Connecting to Habitica


Me, pretending to be my witchie avatar.

Lately, I’ve moved my “Task List” over to Habitica for a couple of reasons:

The idea that tasks completed on Monday, are unchecked and ready to do again on Tuesday is something I haven’t seen with any other task tracker, not to mention the drops of pets and blingy costumes.

One feature I wish it had was the recurring tasks that are longer than a week. I can have a task of “Get Ready to Teach my Class” appear every Tuesday, but I can’t have “Clean the Coffee Pot” re-show at the first of each month, nor “Schedule Teeth Scraping” every six months.

Since the Habitica web site is a single page app, they have a complete REST API for everything. This means it is straight-forward to write a program to compensate for many features. Since one of the members of my party was trying to level up on Ruby, I thought I’d write a Ruby script that could run daily as a cronjob.

Couple of rules:

Data Structures

Given the rules listed above, it doesn’t take much to create a list of recurring events. Each event, if represented by a map of specific fields, I can just pass them along.

For instance, a day of the month could be represented by an integer:

    { text: "Clean Coffee Pot", date: 1 }

Events that happen once a year should just have a parse-able date:

      { text: "Talk like a Pirate", date: "Sep 19" }

Events that happen multiple times a year could have multiple dates in a string:

    { text: "Replace Air Filter", date: '20-May|1-Oct',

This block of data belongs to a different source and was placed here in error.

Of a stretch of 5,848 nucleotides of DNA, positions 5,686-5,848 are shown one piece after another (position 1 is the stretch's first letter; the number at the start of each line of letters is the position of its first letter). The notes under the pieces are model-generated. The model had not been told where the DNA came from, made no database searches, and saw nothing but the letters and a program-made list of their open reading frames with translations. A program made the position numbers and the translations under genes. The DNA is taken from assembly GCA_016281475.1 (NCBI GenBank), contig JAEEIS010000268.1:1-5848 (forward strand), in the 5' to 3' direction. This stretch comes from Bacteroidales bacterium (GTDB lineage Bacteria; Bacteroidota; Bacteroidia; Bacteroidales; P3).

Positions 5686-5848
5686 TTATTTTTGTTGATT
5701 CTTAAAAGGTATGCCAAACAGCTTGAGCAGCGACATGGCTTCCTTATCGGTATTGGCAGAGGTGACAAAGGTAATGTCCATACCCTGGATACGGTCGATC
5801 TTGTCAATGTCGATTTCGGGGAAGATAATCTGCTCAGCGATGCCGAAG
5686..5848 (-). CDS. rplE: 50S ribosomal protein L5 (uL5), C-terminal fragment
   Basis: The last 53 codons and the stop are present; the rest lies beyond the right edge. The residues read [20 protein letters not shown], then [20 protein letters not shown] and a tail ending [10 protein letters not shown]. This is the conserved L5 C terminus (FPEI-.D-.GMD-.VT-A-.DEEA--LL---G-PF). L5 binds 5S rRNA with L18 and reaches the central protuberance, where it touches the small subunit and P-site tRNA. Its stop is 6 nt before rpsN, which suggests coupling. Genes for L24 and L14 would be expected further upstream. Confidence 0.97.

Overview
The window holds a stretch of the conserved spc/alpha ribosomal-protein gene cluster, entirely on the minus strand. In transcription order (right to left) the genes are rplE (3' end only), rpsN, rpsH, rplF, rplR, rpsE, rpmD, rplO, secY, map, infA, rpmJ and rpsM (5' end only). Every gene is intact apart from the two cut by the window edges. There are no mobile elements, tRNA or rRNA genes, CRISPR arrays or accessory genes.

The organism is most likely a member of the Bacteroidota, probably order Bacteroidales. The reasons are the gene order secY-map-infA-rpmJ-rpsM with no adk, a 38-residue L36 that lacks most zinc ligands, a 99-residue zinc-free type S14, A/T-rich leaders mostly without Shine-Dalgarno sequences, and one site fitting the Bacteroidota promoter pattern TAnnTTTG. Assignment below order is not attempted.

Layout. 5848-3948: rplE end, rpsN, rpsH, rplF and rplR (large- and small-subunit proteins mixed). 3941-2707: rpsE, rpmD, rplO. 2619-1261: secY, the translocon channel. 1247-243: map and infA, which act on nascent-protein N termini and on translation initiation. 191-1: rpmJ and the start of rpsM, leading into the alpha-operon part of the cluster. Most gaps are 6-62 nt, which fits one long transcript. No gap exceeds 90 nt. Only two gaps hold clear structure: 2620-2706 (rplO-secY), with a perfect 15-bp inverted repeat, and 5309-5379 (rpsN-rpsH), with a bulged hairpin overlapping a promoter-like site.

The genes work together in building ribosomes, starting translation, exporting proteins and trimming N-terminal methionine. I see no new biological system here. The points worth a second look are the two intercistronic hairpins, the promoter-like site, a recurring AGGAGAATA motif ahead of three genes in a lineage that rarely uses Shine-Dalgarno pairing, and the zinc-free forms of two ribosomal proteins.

tags: ["299ee46d-025a-4dab-87e6-7a4562eaffe1"]}

Found out the hard way that the tags need to be specify by ID. We’ll want to have a way to get those by name.

My blood donations that occur every eight weeks need something more complicated, so perhaps we can store an expression. In Ruby that could be a simple lambda:

    { text: "Blood Donation",
      date: lambda {|d| d.cweek % 8 == 2 and d.tuesday?},
      priority: 1.5, attribute: 'con',
      checklist: [{'text': 'Drink a cup of tea'},
                  {'text': 'Drink another cup of tea'},
                  {'text': 'Fill out RapidPass'},
                  {'text': 'Do not forget lunch'}]}

A Medium difficulty is specified by the priority field of 1.5. To create a task with a list of sub-tasks, create a checklist section.

While I might want to eventually put these tasks in a separate file, for now, let’s just create a global variable, @cyclic_tasks:

    @cyclic_tasks = [
      # Each entry is a map ...
    ]

When to Create

A function that could take a value from our large selection of date specifications and return true if the event should be created for a given date:

    def task_due?(now, date)
      if date.is_a? String
        # Dates as string would be something like Jan-13
        dates = date.split(/ *\| */).collect { |d| Date.parse(d) }
        dates.any? { |d| now.yday == d.yday }
      elsif date.is_a? Integer
        now.mday == date
      elsif date.is_a? Proc
        date.call(now)
      else  # Assume `date` is an actual Date object
        now.month == date.month and now.mon == date.mon
      end
    end

Let’s make sure this works as expected:

    require 'date'

    now = Date.new(2017, 02, 05)

    task_due?(now, 5)
    task_due?(now, 'Feb-05')
    task_due?(now, 'Jan 10 | Feb 5 | Mar 23')
    task_due?(now, lambda {|d| d.yday == 36 })

Yeah, we should move this into a Spec test file.